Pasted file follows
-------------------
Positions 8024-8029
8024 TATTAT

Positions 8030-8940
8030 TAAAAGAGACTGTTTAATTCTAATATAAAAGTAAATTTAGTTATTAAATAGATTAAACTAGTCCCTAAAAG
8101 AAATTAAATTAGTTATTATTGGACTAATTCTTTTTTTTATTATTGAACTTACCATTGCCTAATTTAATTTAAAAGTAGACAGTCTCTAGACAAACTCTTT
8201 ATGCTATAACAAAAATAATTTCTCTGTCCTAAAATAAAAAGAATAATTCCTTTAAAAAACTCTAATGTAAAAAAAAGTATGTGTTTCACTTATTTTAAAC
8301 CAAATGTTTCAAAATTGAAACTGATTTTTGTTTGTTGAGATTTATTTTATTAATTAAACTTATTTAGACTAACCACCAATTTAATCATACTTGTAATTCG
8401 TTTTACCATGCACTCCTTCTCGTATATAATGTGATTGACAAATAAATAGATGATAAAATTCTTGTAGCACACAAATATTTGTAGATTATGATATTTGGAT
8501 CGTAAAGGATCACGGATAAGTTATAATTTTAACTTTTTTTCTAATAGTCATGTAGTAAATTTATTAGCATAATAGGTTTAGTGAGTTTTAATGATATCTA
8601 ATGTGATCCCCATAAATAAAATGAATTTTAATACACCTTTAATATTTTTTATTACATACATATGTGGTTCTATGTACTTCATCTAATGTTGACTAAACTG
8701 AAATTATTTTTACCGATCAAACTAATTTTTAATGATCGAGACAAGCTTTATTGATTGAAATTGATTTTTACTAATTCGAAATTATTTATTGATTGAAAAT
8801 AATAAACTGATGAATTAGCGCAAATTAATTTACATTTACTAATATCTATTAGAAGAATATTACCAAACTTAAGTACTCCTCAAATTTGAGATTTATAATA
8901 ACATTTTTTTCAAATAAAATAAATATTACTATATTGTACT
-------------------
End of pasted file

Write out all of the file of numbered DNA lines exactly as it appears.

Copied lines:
Positions 8024-8029
8024 TATTAT

Positions 8030-8940
8030 TAAAAGAGACTGTTTAATTCTAATATAAAAGTAAATTTAGTTATTAAATAGATTAAACTAGTCCCTAAAAG
8101 AAATTAAATTAGTTATTATTGGACTAATTCTTTTTTTTATTATTGAACTTACCATTGCCTAATTTAATTTAAAAGTAGACAGTCTCTAGACAAACTCTTT
8201 ATGCTATAACAAAAATAATTTCTCTGTCCTAAAATAAAAAGAATAATTCCTTTAAAAAACTCTAATGTAAAAAAAAGTATGTGTTTCACTTATTTTAAAC
8301 CAAATGTTTCAAAATTGAAACTGATTTTTGTTTGTTGAGATTTATTTTATTAATTAAACTTATTTAGACTAACCACCAATTTAATCATACTTGTAATTCG
8401 TTTTACCATGCACTCCTTCTCGTATATAATGTGATTGACAAATAAATAGATGATAAAATTCTTGTAGCACACAAATATTTGTAGATTATGATATTTGGAT
8501 CGTAAAGGATCACGGATAAGTTATAATTTTAACTTTTTTTCTAATAGTCATGTAGTAAATTTATTAGCATAATAGGTTTAGTGAGTTTTAATGATATCTA
8601 ATGTGATCCCCATAAATAAAATGAATTTTAATACACCTTTAATATTTTTTATTACATACATATGTGGTTCTATGTACTTCATCTAATGTTGACTAAACTG
8701 AAATTATTTTTACCGATCAAACTAATTTTTAATGATCGAGACAAGCTTTATTGATTGAAATTGATTTTTACTAATTCGAAATTATTTATTGATTGAAAAT
8801 AATAAACTGATGAATTAGCGCAAATTAATTTACATTTACTAATATCTATTAGAAGAATATTACCAAACTTAAGTACTCCTCAAATTTGAGATTTATAATA
8901 ACATTTTTTTCAAATAAAATAAATATTACTATATTGTACT